VOTE to RETAIN Nebraska’s End of the Death Penalty

In Nebraska, a sentence of life prohibits the inmate from being paroled. Life in prison without parole is a smart sentence that puts public safety first. It also is less expensive than the death penalty.

The death penalty does not keep us safer because it does not prevent murders. States with the death penalty, such as Missouri, have a higher murder rate (8.3 per 100,000) than nearby states that don’t have a death penalty, such as Iowa (2.3 per 100,000). Eight of the 10 states that still have the death penalty have the highest murder rates. Even murder rates inside prisons are lower in states that don’t have the death penalty. Those convicted of murder say that they never considered whether there was a death penalty

Not having the death penalty also does not cause murderers to be released to kill again. With extremely rare exceptions (1 in the U.S. every 20 or 30 years), those who are released and then kill have not been convicted of murder but of lesser offenses, such as manslaughter.

The death penalty itself does kill the innocent. All across the U.S., convictions of death row inmates have been overturned because DNA evidence has absolved them of guilt. So far, over 150 death row inmates have been released.

The death penalty also is used as a threat, abusively, against innocent persons, such as the Beatrice six, to coerce them into accepting plea bargains. Those of limited mental capacity especially suffer.

The death penalty does not provide closure to victims’ families. Instead, they must face years of appeals, reversals, and media attention. Many victims’ families testified against the death penalty in Nebraska during the legislative process which ended Nebraska’s death penalty. In addition, Nebraska ranks last in support for victims of crimes; money saved without the death penalty could be used to increase this support.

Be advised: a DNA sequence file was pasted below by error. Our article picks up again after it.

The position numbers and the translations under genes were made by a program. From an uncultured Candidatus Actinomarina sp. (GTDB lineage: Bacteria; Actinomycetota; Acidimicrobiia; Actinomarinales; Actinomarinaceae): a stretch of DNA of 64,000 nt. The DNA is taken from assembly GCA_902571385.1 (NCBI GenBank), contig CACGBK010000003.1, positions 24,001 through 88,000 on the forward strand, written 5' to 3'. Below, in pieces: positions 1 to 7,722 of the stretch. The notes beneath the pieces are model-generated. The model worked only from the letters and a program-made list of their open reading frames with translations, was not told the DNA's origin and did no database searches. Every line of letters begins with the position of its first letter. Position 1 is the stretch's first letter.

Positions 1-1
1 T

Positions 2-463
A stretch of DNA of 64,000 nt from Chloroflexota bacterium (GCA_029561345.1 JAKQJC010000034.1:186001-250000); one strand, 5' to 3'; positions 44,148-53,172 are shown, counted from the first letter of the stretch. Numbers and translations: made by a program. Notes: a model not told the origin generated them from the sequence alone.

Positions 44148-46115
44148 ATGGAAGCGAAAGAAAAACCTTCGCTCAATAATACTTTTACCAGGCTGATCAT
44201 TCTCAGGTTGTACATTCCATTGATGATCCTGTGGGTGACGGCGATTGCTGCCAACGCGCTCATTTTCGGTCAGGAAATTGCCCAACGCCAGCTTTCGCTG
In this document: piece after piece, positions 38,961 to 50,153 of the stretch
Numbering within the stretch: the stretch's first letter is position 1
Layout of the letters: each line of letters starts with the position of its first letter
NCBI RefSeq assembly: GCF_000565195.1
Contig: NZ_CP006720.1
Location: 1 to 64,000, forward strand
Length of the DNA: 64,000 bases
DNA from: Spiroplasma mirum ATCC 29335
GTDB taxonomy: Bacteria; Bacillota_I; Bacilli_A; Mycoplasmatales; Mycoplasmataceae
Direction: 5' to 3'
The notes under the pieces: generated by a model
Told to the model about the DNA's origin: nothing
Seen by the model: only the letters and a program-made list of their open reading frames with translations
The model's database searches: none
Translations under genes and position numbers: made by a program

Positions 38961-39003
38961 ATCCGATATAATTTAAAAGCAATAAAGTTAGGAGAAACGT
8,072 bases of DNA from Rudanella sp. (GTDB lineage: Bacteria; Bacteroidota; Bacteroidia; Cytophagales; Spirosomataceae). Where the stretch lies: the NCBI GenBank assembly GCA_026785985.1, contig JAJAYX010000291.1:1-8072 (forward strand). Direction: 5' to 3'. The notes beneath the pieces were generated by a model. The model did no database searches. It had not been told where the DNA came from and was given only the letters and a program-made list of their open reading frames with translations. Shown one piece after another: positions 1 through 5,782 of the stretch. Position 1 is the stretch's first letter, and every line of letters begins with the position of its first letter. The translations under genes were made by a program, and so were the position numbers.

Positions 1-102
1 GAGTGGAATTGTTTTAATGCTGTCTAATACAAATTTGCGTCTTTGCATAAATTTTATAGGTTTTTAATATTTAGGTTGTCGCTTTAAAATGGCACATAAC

Fran Kaye at Oct. 30 Meeting

ceresco-mtg-10-30-16-aOur thanks to Fran Kaye of Retain a Just Nebraska for her informative talk about the need to vote to Retain Nebraska’s elimination of the death penalty. She also talked about the need for serious reform of Nebraska’s foster care system, to prevent children’s deaths in foster care and institutions. Fran spoke to us at the discussion Oct. 30 at the Ceresco Community Center.

 

New County Chair

The Executive Committee met at the home of Alan and Nancy Meyer in Cedar Bluffs on Oct. 23. The Committee accepted the resignation of Phillip Richmond and, in accordance with the Bylaws requirement, installed the Vice Chair, Mikel-Jon Divis, as Chair, leaving the Vice Chair position open until a replacement can be found. At the County Meeting following adjournment of the Executive Committee, Saunders County Democrats present confirmed the Executive Committees action and Mikel-Jon Divis as Chair.

Oct. 9 County Meeting

Twelve Saunders County Democrats and 3 guests were present at the County Meeting Oct. 9, 2016, at Bordeaux Pizza in Ashland. imag0014

Those present discussed the coming Banquet plans for decorations and persons responsible for various tasks during the event, submitted information about and money from ticket sales, and made suggestions about topics, speakers, and the schedule for future County Meetings.

Discussion included that getting out the vote was not only about winning specific elections, because the proportion of registered Democrats who vote also determines how much money and other resources we receive from the State and National Democratic Party and the number of delegate seats Nebraska Democrats get at the National Convention. In addition, in the “off” years, turning out the vote gives us a real chance to elect Democrats to local offices.

Officers explained we are having regular monthly County meetings after the Executive Committee Meetings, and a few more before the election, because Democrats need to get to know each other to become active. We need volunteers to serve not just as Precinct Captains but as Precinct and Community Committees. We also need to recruit candidate for 2018 elections. Jack Eager and others strongly suggested having “drawing cards,” such as speakers at these meetings.